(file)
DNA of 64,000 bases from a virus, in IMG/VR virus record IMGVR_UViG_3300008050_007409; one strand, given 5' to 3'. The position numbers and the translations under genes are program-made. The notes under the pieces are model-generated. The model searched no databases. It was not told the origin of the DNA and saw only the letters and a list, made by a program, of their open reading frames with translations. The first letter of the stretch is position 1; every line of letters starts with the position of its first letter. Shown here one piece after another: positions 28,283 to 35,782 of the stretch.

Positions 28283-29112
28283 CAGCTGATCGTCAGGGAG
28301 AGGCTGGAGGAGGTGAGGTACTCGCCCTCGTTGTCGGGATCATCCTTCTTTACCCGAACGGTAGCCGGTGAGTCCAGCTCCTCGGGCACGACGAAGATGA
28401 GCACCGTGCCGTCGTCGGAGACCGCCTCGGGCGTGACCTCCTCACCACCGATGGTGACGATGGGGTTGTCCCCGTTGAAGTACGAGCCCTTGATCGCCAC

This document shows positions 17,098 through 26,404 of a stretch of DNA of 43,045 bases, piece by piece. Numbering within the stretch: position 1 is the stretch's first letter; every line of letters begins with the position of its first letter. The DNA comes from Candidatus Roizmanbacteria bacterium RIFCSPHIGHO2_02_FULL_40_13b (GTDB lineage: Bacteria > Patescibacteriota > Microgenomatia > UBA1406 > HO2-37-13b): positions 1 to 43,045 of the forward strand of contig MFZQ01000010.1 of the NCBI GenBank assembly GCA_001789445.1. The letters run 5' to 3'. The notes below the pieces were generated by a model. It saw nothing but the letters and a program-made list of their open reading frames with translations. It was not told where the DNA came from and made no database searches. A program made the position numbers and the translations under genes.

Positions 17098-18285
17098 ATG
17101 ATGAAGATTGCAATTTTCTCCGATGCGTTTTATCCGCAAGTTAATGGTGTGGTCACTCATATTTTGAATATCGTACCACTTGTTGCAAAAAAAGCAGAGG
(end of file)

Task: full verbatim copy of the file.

DNA of 64,000 bases from a virus, in IMG/VR virus record IMGVR_UViG_3300008050_007409; one strand, given 5' to 3'. The position numbers and the translations under genes are program-made. The notes under the pieces are model-generated. The model searched no databases. It was not told the origin of the DNA and saw only the letters and a list, made by a program, of their open reading frames with translations. The first letter of the stretch is position 1; every line of letters starts with the position of its first letter. Shown here one piece after another: positions 28,283 to 35,782 of the stretch.

Positions 28283-29112
28283 CAGCTGATCGTCAGGGAG
28301 AGGCTGGAGGAGGTGAGGTACTCGCCCTCGTTGTCGGGATCATCCTTCTTTACCCGAACGGTAGCCGGTGAGTCCAGCTCCTCGGGCACGACGAAGATGA
28401 GCACCGTGCCGTCGTCGGAGACCGCCTCGGGCGTGACCTCCTCACCACCGATGGTGACGATGGGGTTGTCCCCGTTGAAGTACGAGCCCTTGATCGCCAC

This document shows positions 17,098 through 26,404 of a stretch of DNA of 43,045 bases, piece by piece. Numbering within the stretch: position 1 is the stretch's first letter; every line of letters begins with the position of its first letter. The DNA comes from Candidatus Roizmanbacteria bacterium RIFCSPHIGHO2_02_FULL_40_13b (GTDB lineage: Bacteria > Patescibacteriota > Microgenomatia > UBA1406 > HO2-37-13b): positions 1 to 43,045 of the forward strand of contig MFZQ01000010.1 of the NCBI GenBank assembly GCA_001789445.1. The letters run 5' to 3'. The notes below the pieces were generated by a model. It saw nothing but the letters and a program-made list of their open reading frames with translations. It was not told where the DNA came from and made no database searches. A program made the position numbers and the translations under genes.

Positions 17098-18285
17098 ATG
17101 ATGAAGATTGCAATTTTCTCCGATGCGTTTTATCCGCAAGTTAATGGTGTGGTCACTCATATTTTGAATATCGTACCACTTGTTGCAAAAAAAGCAGAGG